Professor Liz Campbell
University of Durham
Prof Liz Campbell is a Professor of Criminal Law at Durham Law School and convenor of the Centre for Criminal Law and Criminal Justice. She is also the School’s Director of Research Funding, and a member of the AHRC Peer Review College. For more information, see Liz’s staff profile at the University of Durham.
Liz’s research looks at how and in what ways the criminal law and criminal process responds to politicised social problems. She is interested in how legal definitions are constructed, and how the politics of definitions determines and affects legal measures. She uses this lens to explore laws on organised crime, white collar crime and corruption, the presumption of innocence, and the trial process more broadly. Her work is socio-legal in considering the law in context, and often involves a comparative dimension. There is an empirical element to some of her work, such as the project on “Corporate Vehicles – Understanding the use of ‘Licit’ Corporate Entities by Transnational Organised Crime Groups in the Concealment, Conversion and Control of Illicit Finance”.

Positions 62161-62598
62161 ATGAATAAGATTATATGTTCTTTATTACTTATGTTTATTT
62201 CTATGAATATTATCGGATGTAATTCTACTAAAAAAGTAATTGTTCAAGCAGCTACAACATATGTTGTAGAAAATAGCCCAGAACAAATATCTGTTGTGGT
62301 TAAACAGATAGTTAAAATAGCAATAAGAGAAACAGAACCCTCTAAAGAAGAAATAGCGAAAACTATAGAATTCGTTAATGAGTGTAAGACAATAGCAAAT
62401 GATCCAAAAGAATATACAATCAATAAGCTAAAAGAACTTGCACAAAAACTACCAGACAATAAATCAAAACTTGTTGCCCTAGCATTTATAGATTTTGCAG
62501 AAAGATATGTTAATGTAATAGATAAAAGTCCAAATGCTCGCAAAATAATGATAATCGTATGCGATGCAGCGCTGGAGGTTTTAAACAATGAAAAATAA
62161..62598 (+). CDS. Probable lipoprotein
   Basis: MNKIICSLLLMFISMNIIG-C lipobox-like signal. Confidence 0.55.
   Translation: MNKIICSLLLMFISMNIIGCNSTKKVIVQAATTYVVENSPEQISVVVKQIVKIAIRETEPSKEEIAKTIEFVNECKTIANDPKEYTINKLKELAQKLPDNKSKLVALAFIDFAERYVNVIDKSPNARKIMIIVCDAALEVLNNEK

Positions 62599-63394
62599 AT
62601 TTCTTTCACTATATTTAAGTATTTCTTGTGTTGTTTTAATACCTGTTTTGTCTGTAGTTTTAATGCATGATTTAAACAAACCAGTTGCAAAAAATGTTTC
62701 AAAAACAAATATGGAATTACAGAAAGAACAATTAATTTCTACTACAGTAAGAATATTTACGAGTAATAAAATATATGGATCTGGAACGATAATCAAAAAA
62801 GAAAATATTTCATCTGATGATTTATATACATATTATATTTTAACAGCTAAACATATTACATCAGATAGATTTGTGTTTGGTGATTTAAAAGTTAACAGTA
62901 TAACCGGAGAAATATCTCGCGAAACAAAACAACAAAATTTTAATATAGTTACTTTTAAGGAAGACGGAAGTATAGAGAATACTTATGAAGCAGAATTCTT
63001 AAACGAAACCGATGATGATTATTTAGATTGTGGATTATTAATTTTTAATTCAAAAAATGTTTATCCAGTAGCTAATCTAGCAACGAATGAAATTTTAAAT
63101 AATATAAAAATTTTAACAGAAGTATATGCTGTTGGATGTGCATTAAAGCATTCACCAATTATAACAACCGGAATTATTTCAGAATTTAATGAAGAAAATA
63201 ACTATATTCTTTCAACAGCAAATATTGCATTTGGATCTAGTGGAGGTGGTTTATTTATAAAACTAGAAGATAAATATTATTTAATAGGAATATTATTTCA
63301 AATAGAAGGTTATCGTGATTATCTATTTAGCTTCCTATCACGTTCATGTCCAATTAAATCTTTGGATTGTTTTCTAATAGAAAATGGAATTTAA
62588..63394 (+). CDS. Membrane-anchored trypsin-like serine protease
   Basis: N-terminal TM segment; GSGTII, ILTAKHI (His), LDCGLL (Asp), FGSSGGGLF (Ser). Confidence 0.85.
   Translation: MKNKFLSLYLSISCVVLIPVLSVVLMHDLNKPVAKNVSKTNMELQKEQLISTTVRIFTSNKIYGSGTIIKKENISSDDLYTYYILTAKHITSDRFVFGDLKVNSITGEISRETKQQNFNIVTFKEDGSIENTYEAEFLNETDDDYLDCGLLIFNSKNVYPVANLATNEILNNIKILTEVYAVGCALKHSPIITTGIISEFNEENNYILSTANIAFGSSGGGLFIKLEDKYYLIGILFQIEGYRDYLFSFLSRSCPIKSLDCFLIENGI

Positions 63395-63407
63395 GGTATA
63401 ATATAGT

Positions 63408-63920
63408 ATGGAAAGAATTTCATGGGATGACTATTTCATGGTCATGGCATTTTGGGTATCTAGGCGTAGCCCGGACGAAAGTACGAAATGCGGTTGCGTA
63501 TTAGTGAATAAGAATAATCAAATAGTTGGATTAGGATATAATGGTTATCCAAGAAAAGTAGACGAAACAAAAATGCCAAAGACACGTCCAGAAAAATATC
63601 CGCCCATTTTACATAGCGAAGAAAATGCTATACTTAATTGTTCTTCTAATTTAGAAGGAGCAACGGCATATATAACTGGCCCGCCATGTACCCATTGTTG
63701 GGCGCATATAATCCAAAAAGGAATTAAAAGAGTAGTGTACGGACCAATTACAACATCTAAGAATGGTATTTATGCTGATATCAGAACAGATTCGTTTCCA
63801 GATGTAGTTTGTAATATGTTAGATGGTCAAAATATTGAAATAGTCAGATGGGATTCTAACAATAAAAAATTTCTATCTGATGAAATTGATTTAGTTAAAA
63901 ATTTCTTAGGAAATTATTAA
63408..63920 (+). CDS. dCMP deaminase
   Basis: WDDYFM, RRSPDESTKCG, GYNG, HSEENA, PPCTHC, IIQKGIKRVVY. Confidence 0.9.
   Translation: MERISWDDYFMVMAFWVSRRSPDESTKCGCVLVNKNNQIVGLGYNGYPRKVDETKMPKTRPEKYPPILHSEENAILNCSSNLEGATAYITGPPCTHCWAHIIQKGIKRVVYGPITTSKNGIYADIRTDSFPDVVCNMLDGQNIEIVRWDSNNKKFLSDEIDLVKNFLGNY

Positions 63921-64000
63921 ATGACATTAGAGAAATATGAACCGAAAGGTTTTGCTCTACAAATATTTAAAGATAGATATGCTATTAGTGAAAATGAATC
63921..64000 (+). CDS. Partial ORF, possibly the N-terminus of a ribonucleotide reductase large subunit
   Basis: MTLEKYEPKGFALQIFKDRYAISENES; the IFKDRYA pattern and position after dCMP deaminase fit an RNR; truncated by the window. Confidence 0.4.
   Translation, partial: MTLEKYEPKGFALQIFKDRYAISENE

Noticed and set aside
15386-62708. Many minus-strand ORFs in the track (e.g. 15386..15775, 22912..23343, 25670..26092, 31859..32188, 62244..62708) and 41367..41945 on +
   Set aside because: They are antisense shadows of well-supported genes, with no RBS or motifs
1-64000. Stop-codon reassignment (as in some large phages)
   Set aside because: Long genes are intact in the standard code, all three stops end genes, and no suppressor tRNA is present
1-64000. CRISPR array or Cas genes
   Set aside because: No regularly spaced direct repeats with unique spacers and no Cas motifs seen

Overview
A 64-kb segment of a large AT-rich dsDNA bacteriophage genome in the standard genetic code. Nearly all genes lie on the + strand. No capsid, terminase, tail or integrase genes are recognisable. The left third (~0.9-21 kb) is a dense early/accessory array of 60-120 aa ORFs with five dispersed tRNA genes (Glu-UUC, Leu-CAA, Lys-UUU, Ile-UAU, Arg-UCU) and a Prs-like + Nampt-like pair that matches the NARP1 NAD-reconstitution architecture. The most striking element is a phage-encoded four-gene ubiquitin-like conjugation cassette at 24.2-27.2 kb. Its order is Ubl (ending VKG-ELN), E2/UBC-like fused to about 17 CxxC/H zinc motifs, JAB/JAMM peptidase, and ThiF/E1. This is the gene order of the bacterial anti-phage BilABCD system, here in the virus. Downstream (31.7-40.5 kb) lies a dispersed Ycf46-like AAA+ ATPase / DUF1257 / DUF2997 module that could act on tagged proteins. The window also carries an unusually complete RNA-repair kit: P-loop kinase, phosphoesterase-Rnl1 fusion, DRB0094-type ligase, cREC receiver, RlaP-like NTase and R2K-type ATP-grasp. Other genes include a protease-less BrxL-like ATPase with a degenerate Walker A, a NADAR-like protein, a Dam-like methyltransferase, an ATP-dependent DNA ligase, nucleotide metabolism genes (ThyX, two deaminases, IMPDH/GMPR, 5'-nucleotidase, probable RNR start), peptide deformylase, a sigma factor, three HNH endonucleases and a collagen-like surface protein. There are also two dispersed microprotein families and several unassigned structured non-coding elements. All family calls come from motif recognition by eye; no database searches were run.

Liz publishes widely in leading international and domestic journals. Her publications include a research monograph on Organised Crime and the Law (Hart, 2013), a jointly written book on The Collection and Retention of DNA from Suspects in New Zealand with Nessa Lynch (Victoria University Press, 2015) and a textbook on Criminal Law in Ireland (Clarus, 2010).
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